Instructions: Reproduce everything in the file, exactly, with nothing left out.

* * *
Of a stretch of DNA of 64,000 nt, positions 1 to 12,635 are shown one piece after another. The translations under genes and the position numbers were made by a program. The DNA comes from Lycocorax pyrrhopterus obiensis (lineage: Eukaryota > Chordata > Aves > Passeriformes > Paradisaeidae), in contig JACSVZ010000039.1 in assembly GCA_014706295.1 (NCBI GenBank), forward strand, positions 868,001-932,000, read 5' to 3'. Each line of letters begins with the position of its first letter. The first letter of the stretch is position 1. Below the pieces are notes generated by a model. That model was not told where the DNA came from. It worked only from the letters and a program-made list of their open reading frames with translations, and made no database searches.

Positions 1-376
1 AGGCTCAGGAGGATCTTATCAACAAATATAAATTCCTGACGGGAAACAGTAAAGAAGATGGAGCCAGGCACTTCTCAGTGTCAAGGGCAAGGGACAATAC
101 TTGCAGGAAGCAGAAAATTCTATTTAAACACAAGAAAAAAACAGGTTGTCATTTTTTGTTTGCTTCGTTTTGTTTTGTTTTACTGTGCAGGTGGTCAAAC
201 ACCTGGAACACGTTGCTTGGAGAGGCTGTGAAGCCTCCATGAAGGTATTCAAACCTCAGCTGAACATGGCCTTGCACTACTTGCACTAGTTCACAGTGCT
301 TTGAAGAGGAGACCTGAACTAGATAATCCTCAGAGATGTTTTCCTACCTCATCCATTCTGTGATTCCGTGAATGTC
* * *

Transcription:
Of a stretch of DNA of 64,000 nt, positions 1 to 12,635 are shown one piece after another. The translations under genes and the position numbers were made by a program. The DNA comes from Lycocorax pyrrhopterus obiensis (lineage: Eukaryota > Chordata > Aves > Passeriformes > Paradisaeidae), in contig JACSVZ010000039.1 in assembly GCA_014706295.1 (NCBI GenBank), forward strand, positions 868,001-932,000, read 5' to 3'. Each line of letters begins with the position of its first letter. The first letter of the stretch is position 1. Below the pieces are notes generated by a model. That model was not told where the DNA came from. It worked only from the letters and a program-made list of their open reading frames with translations, and made no database searches.

Positions 1-376
1 AGGCTCAGGAGGATCTTATCAACAAATATAAATTCCTGACGGGAAACAGTAAAGAAGATGGAGCCAGGCACTTCTCAGTGTCAAGGGCAAGGGACAATAC
101 TTGCAGGAAGCAGAAAATTCTATTTAAACACAAGAAAAAAACAGGTTGTCATTTTTTGTTTGCTTCGTTTTGTTTTGTTTTACTGTGCAGGTGGTCAAAC
201 ACCTGGAACACGTTGCTTGGAGAGGCTGTGAAGCCTCCATGAAGGTATTCAAACCTCAGCTGAACATGGCCTTGCACTACTTGCACTAGTTCACAGTGCT
301 TTGAAGAGGAGACCTGAACTAGATAATCCTCAGAGATGTTTTCCTACCTCATCCATTCTGTGATTCCGTGAATGTC